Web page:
McGann doesn’t expect to be bothered by the size of the crowd, which will include her father, Patrick, her mother, Kimberly, and brother, Liam, and teammates from the Academy Bullets Swim Club out of Aurora.

“Some bigger meets I try to find my dad in the stands because he goes to every single meet,” McGann said. “Obviously at this meet, I probably won’t find him. I know there’s going to be so many people there, but I don’t really look up, so I don’t think I will be fazed by it in any way.”

She’s also trying not to be fazed by swimming on national TV.

Sunday’s preliminary heats will be shown on Peacock. If McGann is one of 16 swimmers to advance to the semifinals, she’ll swim on NBC on Sunday night.

The eight-woman finals are Monday night on NBC.

“Typically my swim meets are just on YouTube, so the fact you can go on a streaming service to watch me, that’s crazy,” McGann said. “I try not to think about it. I just think of it like I’m being streamed on YouTube.”

McGann planned to swim Thursday morning before traveling to Indianapolis for check in.

She’ll get to swim in the competition pool for practice Friday morning.

On meet day, McGann said she’ll get to sleep in more than she does for a typical meet due to the later start time for TV.

She’ll do her dynamic warmup, some exercises with a resistance band and yoga before doing her in the pool warmup ahead of her prelim heat.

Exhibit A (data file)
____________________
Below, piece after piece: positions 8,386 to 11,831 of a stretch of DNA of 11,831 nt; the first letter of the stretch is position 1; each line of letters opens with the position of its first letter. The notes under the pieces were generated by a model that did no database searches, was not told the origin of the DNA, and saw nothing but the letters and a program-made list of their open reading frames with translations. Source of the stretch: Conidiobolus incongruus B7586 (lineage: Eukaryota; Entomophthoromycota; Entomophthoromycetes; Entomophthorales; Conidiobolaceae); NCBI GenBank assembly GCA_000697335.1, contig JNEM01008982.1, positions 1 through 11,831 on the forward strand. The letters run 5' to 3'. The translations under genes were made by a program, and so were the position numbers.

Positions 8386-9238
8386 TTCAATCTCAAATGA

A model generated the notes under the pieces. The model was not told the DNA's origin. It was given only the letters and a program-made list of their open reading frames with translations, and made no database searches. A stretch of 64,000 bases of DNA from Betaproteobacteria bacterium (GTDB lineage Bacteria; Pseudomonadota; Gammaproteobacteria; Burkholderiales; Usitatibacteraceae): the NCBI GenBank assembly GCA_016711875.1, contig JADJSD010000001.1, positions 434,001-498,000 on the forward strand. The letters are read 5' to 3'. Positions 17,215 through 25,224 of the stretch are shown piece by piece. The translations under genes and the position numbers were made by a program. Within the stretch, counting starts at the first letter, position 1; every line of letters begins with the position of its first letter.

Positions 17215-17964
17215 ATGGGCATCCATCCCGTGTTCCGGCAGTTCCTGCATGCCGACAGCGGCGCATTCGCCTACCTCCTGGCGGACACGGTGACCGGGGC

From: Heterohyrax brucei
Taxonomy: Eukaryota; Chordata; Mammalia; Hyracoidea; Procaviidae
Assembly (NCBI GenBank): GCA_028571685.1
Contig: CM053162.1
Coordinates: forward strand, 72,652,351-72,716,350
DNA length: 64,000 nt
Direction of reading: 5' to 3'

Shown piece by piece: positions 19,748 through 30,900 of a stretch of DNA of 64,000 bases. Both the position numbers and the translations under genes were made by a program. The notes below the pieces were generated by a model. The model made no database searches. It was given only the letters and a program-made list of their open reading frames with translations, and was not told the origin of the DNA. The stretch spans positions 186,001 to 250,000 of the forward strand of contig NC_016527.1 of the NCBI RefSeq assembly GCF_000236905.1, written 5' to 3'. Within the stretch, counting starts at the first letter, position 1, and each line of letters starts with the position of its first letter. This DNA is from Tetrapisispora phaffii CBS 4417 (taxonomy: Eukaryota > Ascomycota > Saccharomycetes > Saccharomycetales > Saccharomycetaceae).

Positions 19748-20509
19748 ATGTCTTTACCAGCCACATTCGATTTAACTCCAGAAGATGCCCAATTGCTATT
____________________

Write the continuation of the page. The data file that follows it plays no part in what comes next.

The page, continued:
McGann enters with the 46th-best time in the 100 breaststroke at 1:09.81, which she swam at National Club Swimming Association Summer Championships in July.

“I just want to go into it with an open mind and compete and do the best that I can,” McGann said about goals for the Trials. “It’s just such a big meet that going to the Trials itself is already nerve-racking a little bit, so I think if I just go in with an open mind and trusting the process it kind of lifts a weight off my shoulders because I am very hard on myself. I think if I go in with an open mind, I’ll feel a lot better and less nervous before my race.”

McGann’s process involved intense training through the winter with a short break in March.

“Winter training was definitely really tough, so it was nice to take a short little break in March before we really focused in on the Trials,” McGann said. “The past week and a half is when we started to taper, which is just a rest period. It’s just doing a lot of sprints with a lot of recovery to get our bodies used to racing and adjusting out bodies to know how to sprint our races. I’ve been doing that for the past week and a half, which is really fun. It’s always fun to do race pace.”